Could the a link between food and obesity be right on the tip of our tongue? Prof Russell Keast from the School of Exercise and Nutrition Sciences attempts to answer this question.
When food is eaten, nutrients (fats, carbohydrates, and salt) or their digestive products (fatty acids, sugars, and sodium) are ‘sensed’ by specialised receptor cells within the mouth and in the gastrointestinal (GI) tract. These interactions lead to taste perceptions and alterations in the GI tract, such as the slowing of food leaving the stomach and hormone secretion, which lead to the development of satiety or feeling full.
Impaired oral and GI sensing to the breakdown products of dietary fat (i.e. fatty acids) may be associated with increased energy consumption. To test this, in a recent blinded crossover study, participants were asked to consume a high fat, high protein, high carbohydrate and a balanced macronutrient breakfast on four separate days. Following each breakfast, participants were required to consume a buffet-style lunch until they felt comfortably full.
Following the high fat breakfast, participants with an impaired ability to taste fat in foods, consumed significantly more energy (2.1 ± 0.8 MJ) and grams of food (237.70 ± 46.37g) at lunch compared to other participants. There were no significant differences in the amount of energy or grams of food consumed at lunch or in perceived satiety, between participants after consumption of the other breakfasts.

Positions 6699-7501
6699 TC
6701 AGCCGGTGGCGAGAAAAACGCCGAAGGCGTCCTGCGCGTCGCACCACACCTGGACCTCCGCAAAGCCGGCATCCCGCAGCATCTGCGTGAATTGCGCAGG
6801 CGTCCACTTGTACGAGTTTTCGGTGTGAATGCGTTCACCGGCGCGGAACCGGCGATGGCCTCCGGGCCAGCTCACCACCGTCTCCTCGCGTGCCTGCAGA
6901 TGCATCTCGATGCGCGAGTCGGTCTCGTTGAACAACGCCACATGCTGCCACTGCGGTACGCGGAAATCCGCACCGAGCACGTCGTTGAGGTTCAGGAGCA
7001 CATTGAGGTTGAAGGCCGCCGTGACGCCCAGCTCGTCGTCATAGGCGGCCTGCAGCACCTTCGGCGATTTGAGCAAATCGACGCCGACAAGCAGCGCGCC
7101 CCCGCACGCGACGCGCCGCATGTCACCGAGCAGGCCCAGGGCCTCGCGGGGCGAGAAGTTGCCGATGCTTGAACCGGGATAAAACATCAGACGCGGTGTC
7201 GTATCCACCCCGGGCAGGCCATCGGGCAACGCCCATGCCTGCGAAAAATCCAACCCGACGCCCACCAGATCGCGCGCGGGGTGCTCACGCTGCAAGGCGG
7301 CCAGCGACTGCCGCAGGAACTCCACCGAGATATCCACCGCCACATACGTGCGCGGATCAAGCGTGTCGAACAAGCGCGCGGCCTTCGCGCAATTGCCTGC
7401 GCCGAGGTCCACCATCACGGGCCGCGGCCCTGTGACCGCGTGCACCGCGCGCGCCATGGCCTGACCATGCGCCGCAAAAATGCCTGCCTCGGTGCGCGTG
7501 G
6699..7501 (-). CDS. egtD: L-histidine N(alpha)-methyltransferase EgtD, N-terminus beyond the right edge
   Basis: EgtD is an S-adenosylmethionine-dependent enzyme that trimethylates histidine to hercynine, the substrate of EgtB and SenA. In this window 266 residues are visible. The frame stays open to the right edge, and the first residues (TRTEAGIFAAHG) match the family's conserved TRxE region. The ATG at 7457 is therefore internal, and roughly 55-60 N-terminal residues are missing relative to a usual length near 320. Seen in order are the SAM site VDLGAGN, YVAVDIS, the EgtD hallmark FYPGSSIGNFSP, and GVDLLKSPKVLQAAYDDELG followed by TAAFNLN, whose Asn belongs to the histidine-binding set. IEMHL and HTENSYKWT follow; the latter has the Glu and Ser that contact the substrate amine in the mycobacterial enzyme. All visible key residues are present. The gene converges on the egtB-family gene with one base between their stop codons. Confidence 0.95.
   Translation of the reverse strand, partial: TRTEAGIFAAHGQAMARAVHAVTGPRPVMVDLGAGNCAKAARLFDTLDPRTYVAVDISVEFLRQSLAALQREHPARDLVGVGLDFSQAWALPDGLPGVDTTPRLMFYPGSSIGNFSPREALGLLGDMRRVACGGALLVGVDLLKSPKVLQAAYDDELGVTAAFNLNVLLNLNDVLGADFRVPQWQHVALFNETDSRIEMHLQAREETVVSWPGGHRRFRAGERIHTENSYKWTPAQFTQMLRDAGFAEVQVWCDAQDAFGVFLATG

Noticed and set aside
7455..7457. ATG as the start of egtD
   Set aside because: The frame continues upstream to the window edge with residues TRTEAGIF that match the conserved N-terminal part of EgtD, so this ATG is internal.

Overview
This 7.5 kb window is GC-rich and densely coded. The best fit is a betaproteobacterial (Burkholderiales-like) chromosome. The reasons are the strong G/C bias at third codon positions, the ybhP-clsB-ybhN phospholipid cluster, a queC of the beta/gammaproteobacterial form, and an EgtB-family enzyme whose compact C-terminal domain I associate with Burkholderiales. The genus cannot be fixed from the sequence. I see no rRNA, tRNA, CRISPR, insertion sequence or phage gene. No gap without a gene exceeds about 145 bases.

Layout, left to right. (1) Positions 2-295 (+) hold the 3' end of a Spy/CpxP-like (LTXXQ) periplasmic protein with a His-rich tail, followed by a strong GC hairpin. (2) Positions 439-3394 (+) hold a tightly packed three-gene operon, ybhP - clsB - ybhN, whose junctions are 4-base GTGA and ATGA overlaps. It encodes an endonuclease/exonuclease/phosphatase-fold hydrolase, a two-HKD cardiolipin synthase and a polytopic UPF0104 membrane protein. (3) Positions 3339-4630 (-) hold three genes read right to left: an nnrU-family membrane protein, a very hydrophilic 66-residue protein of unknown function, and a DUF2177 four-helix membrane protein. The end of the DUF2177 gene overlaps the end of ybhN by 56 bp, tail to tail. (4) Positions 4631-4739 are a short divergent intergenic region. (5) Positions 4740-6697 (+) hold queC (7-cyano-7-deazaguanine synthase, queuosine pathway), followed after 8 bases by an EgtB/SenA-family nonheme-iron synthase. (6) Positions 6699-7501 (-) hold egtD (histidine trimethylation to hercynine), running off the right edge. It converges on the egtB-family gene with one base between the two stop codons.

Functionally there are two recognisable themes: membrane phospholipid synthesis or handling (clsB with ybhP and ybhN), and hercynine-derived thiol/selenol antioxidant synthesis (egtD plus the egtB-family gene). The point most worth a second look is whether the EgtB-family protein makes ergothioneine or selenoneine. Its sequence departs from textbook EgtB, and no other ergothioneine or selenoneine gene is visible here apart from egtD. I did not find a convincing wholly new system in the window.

This study demonstrated that impaired fatty acid sensing was associated with excess energy consumption following a high fat meal. As excessive consumption of fat is a common feature in obesity, impaired ability to taste fat may be a causal factor in the development of obesity.
While there are undoubtedly many factors involved in the development of obesity, the identification of a potential causal factor is an important finding in the search for strategies to reduce the incidence of obesity.
Prof Russell Keast
School of Exercise and Nutrition Sciences, Deakin University